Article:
- Two Tile: 1024 EUs = 8196 ALUs (+ 2048 Extended Math ALUs)
- Four Tiles: 2048 EUs = 16384 ALUs (+ 4096 Extended Math ALUs)
This is assuming that the Execution Unit structure of 8+2 from Xe-LP remains. We know that HP will support new XMX instructions for matrix math, as well as AI-related quantization levels and FP64 too. Which Intel's Hot Chips presentation has confirmed will be implemented within the EUs as additional physical blocks.
There was also a shot of the rear of an Xe-HP die, which Raja has shown off during his Hot Chips keynote as well. We can play a game of count the pins.
Intel believes it is achieving near linear scaling in compute performance across its multi-tile strategy – at least up to 4T using CLPeak, a benchmark designed to measure a GPU's maximum compute throughput. There’s nothing here to say about tile-to-tile bandwidth scaling, or if this multi-tiling strategy and NUMA arrangement of tiles has knock-on effects for memory-limited or sparse math – Intel’s goal was simply to show that the hardware is running and what kind of peak compute performance it can offer. There’s also no word on power consumption either, or cost, however in the presentation Intel says that the goal here is to offer the equivalent of a rack-scale transcoding system in a single chip with best-in-class TCO, winning on performance-per-watt-per-dollar.
Xe-HP is set to be available in 2021 for the Enterprise market.
- The Intel Xe-LP GPU Architecture Deep Dive: Building Up The Next Generation
- Intel’s Xe-HPG GPU Unveiled: Built for Enthusiast Gamers, Built at a Third-Party Fab
- Intel Xe-HPC GPU Status Update: 4 Process Nodes Make 1 Accelerator
- Spotted At Hot Chips: Quad Tile Intel Xe-HP GPU
- Hot Chips 2020 Live Blog: Intel's Xe GPU Architecture (5:30pm PT)
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TopHatProductions115 - Friday, August 21, 2020 - linkBut can it run Crysis?!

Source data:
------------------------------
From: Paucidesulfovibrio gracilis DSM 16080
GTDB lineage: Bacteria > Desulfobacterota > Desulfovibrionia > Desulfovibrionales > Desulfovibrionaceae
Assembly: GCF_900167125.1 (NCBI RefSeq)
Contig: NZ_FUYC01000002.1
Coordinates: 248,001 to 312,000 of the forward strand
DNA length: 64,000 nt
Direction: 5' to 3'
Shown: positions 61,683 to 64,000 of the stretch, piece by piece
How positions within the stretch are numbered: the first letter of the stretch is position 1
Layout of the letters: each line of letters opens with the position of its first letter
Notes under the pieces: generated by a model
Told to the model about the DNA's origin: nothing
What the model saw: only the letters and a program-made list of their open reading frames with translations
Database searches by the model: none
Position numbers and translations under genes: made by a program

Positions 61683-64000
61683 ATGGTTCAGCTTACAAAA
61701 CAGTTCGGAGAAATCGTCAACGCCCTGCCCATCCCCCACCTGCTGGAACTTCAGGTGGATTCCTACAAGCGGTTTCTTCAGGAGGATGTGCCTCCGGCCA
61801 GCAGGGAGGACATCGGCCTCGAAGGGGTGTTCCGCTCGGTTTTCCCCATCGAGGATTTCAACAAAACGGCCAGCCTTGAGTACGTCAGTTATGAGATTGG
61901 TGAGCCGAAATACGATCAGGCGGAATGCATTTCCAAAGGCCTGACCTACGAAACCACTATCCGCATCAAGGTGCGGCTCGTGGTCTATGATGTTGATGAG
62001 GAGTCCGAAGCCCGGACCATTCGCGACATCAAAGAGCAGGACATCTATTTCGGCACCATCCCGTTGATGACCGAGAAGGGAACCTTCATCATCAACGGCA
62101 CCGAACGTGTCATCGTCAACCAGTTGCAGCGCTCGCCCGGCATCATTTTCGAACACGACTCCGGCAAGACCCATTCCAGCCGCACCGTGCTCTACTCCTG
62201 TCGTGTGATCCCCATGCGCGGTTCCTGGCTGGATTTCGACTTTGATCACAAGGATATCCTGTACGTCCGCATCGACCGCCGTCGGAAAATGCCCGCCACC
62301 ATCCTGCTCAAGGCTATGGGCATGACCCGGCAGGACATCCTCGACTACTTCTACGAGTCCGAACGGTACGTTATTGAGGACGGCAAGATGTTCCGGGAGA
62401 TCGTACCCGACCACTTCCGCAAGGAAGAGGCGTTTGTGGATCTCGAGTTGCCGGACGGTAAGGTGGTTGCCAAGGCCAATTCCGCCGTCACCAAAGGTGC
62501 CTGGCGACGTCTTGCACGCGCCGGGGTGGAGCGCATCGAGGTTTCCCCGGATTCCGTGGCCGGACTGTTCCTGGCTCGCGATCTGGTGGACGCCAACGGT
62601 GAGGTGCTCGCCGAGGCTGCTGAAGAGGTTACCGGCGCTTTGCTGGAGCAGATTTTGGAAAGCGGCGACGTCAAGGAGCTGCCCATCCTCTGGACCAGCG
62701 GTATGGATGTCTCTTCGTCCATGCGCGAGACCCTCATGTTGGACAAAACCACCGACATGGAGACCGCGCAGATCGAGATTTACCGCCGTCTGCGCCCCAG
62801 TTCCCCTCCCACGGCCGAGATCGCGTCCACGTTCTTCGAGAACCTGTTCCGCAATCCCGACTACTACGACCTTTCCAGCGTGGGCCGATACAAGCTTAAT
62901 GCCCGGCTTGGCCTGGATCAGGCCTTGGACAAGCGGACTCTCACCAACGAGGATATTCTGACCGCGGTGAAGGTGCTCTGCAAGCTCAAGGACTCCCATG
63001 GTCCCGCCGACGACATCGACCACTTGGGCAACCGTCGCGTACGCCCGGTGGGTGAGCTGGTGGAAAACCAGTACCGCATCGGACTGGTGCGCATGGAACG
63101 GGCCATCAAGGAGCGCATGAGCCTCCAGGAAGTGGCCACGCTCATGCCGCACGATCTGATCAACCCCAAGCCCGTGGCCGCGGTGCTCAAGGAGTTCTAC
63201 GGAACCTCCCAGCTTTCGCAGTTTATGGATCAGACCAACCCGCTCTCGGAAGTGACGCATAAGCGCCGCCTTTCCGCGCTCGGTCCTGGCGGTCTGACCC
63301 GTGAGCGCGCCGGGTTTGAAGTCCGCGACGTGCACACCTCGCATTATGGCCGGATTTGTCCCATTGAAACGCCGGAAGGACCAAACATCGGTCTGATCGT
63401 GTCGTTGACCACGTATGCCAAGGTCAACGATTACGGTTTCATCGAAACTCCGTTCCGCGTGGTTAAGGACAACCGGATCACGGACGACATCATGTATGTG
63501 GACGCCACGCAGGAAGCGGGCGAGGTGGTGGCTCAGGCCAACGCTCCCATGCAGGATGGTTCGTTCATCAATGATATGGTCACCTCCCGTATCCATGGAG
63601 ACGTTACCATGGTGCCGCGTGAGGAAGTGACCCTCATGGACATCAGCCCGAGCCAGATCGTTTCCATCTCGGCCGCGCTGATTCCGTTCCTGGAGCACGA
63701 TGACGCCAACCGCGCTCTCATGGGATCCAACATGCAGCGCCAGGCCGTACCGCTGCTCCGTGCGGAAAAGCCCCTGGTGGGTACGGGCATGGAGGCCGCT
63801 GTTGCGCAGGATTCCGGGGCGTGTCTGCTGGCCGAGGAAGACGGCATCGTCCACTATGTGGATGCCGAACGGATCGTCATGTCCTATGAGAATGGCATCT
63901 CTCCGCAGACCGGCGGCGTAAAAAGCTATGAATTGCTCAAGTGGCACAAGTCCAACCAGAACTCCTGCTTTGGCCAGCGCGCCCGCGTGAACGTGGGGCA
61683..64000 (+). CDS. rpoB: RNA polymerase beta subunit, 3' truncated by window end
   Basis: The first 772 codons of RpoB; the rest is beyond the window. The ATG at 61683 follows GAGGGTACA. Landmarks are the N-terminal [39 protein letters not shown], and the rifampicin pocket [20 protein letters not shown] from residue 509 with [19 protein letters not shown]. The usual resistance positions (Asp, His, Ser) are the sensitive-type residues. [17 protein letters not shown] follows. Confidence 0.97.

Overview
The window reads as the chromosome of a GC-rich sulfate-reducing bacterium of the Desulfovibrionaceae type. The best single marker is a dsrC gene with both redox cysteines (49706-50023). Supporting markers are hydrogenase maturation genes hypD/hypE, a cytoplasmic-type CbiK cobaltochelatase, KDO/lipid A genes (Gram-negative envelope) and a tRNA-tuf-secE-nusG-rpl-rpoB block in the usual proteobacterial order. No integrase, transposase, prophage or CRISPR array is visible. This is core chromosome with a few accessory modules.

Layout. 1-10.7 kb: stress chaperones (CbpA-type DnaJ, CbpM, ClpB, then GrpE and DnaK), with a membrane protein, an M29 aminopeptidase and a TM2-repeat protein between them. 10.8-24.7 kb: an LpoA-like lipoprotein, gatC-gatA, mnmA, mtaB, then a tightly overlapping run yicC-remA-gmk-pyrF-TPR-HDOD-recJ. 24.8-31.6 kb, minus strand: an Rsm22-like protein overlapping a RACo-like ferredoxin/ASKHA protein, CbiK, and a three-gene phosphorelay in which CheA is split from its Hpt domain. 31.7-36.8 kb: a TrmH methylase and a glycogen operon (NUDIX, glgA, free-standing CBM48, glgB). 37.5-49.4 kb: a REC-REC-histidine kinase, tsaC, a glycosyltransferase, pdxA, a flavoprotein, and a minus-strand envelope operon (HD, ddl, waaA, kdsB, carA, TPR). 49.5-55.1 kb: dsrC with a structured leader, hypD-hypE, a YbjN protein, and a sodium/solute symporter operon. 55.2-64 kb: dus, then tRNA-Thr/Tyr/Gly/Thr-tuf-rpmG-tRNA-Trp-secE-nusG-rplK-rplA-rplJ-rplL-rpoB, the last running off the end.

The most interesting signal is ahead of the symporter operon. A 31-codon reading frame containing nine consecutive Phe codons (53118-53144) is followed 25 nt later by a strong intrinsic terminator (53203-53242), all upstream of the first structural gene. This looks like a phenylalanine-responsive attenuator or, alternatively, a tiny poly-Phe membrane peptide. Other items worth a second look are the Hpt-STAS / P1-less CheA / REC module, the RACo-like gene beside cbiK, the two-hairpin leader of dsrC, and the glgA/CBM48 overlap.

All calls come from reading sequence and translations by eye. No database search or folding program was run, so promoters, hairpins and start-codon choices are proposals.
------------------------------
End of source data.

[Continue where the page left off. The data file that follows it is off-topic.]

I'll see myself out now :P
Ian Cutress - Friday, August 21, 2020 - linkWe have CPUs that can run Crysis through software rendering now. Not well, but they do run :)
The_Stopher - Friday, August 21, 2020 - linkCan it run Crysis remastered? ;)
kaspar737 - Saturday, August 22, 2020 - linkThe better question now is "Can it run Microsoft Flight Simulator?"
Machinus - Friday, August 21, 2020 - linkWhat is the ISA for the basic execution units? How are they getting sufficient bandwitdh and latency with 2000 units? Knights Mill only had 128 x86 cores. Is this a reduced instruction set?
extide - Friday, August 21, 2020 - linkIt's more like a GPU than a CPU -- but I'm sure it uses some sort of proprietary ISA, of which I don't think a name has ever been mentioned publicly, at least not to my knowledge. Probably "The Xe ISA"
Spunjji - Monday, August 24, 2020 - linkIt's almost certainly reduced when compared with x86, as the EUs don't need to do nearly as many different kinds of work.
KimGitz - Friday, August 21, 2020 - linkWhen you consider NVidia`s latest earnings show they made more money due to rapid growth in this segment as opposed to previously having the gaming segment being more profitable. Intel are onto something.
Spunjji - Monday, August 24, 2020 - linkWorth noting that Nvidia's growth in that area was largely down to the purchase of Mellanox, otherwise they'd still be earning significantly more from gaming graphics.
Definitely a smart move from Intel, but they'll need to be compelling in an area that Nvidia aren't.
nico_mach - Wednesday, August 26, 2020 - linkEven if Intel is successful, it will take time to unseat NVIDIA's CUDA frameworks and in the meantime, NVIDIA will be releasing new gear. I'm no fan of Intel (the last few years of shenanigans has been godawful) but it's great to see more competition here.
The secondary question is how much this market is really going to grow. I get the sense that personal assistants and internet startups have plateau'd and the global economy is now a big question mark, with the American market a double question mark.